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Silipena v. American Pulverizer Co.

United States District Court, D. New Jersey

March 7, 2019

EDWARD SILIPENA, et al., Plaintiffs,
v.
AMERICAN PULVERIZER CO., et al., Defendants.

          MEMORANDUM OPINION & ORDER

          JOSEPH H. RODRIGEZ U.S.D.J.

         This matter is before the Court on Plaintiffs' motion for leave to file a Second Amended Complaint. Essentially, Plaintiffs allege that they purchased a machine from Defendants for the intended use of shredding and sorting automobile parts. Shortly after installation of the custom machine, it malfunctioned and a fire ensued, disabling the machine and resulting in loss of profitability, revenue, and other assets.

         Plaintiffs filed the original Complaint against Defendants American Pulverizer Company (“Pulverizer”), Cooper & Associates LLC (“Cooper”), Eriez Manufacturing Company (“Eriez”), Hustler Conveyor Company (“Hustler”), and Pinnacle Engineering, Inc. (“Pinnacle”) on February 9, 2016. On March 27, 2017, after hearing oral argument, the Court granted Defendants' motion to dismiss Plaintiffs' claim of fraudulent concealment, which asserted that Defendants “intentionally, willfully, and maliciously” concealed material defects from Plaintiffs. Further, the Court denied Plaintiffs discovery to ferret out the facts of this claim. The Court also dismissed any claim for punitive damages with prejudice and granted leave to file an Amended Complaint, which Plaintiffs did on April 13, 2017. Plaintiffs were represented by predecessor counsel from the initiation of this action through the filing of Plaintiffs' Amended Complaint, and until July 19, 2017. On December 7, 2017, Plaintiffs' new counsel sought leave to file a Second Amended Complaint “to both clarify the scope of their existing pleading, and to add claims against Defendants based upon information learned during discovery.” (Pl. Br., p. 1.)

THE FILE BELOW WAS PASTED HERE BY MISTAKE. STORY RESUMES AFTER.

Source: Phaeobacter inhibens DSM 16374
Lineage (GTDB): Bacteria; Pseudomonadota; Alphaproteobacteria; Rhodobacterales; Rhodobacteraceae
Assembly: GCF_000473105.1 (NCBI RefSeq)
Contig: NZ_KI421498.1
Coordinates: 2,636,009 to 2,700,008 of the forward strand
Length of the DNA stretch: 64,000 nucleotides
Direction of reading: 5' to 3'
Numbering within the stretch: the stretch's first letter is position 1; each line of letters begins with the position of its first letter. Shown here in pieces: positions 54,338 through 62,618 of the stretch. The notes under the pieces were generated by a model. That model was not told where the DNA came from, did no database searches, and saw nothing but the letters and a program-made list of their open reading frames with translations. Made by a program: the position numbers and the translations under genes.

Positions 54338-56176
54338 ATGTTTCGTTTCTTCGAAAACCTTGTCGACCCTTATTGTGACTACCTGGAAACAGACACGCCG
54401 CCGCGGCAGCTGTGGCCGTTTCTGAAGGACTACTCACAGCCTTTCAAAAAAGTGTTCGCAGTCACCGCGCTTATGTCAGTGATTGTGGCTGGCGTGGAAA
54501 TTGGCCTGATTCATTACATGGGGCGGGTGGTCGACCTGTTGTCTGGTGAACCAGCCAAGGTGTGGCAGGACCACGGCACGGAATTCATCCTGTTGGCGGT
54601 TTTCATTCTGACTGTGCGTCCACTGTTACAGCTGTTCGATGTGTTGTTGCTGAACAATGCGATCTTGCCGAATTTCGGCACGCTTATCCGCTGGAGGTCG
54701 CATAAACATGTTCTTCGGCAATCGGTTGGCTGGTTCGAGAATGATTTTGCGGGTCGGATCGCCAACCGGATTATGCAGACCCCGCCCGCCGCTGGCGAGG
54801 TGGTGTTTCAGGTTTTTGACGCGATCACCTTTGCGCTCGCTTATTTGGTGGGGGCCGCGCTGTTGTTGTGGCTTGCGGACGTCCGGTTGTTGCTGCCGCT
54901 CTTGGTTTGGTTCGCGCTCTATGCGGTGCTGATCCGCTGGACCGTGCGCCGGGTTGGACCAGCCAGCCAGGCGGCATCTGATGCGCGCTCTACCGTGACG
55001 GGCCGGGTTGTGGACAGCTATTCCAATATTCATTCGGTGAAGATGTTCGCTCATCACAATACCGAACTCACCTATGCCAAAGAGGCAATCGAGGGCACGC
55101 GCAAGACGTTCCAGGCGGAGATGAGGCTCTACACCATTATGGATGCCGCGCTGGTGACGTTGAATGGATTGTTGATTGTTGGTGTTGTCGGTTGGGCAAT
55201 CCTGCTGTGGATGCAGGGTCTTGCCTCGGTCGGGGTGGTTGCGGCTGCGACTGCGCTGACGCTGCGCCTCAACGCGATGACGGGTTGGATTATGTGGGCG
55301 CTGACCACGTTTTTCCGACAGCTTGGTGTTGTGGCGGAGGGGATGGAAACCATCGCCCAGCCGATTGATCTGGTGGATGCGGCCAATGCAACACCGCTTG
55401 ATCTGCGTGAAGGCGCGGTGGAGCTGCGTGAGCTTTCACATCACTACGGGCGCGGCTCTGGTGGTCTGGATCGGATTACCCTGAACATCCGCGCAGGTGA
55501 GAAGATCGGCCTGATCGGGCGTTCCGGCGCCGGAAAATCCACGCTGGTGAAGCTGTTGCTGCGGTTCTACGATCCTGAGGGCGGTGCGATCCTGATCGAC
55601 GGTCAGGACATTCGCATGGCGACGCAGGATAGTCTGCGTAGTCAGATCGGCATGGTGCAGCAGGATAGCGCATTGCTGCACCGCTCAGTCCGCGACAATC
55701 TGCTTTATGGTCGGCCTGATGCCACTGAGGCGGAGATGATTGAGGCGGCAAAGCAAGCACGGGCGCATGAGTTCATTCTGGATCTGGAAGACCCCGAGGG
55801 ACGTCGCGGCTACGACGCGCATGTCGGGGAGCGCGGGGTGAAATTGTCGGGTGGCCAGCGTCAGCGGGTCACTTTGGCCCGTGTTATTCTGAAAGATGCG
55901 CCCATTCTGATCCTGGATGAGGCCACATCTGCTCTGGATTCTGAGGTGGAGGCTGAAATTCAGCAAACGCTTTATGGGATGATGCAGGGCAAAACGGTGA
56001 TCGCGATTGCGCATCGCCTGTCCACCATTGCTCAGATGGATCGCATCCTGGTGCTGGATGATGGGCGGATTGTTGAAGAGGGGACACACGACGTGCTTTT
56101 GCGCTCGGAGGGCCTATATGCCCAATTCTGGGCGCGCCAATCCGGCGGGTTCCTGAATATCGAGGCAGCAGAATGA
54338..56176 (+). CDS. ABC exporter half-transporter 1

Count One (Products Liability) of the First Amended Complaint has been reorganized into Counts I, II, and III of the proposed Second Amended Complaint to clarify Plaintiffs' intention to pursue strict product liability claims against the named Defendants for each of three similar causes of action, including manufacturing defect, design defect, and failure to warn. Count Two (Negligence) of the First Amended Complaint has been divided into two negligence counts in the Second Amended Complaint (Counts IV and V) to differentiate more clearly between the nature of the negligence claims alleged against each of the Defendants. Similarly, Count Three (Breach of Contract) in the First Amended Complaint has been reorganized into Counts VIII, IX, and X in the Second Amended Complaint to clarify that Plaintiffs intend to pursue claims for breach of express contracts, implied-in fact contracts, and implied-in-law contracts [as alternative claims], respectively. In each of these reorganized Counts, Plaintiffs have also amended their pleadings to reflect their current understanding of the relevant facts as developed during the course of discovery.

(Id. p. 4-5.)

         Federal Rule of Civil Procedure 15 provides that leave to amend shall be freely given when justice so requires. Fed.R.Civ.P. 15(a)(2). Thus, leave should generally be granted absent undue delay, bad faith or dilatory motive on the part of the movant, repeated failure to cure deficiencies by amendments previously allowed, undue prejudice to the opposing party by virtue of allowance of the amendment, or futility of amendment. Foman v. Davis, 371 U.S. 178, 182 (1962). The decision as to whether leave to amend a complaint should be granted “is a matter committed to the sound discretion of the district court.” Arab African Int'l Bank v. Epstein, 10 F.3d 168, 174 (3d Cir. 1993).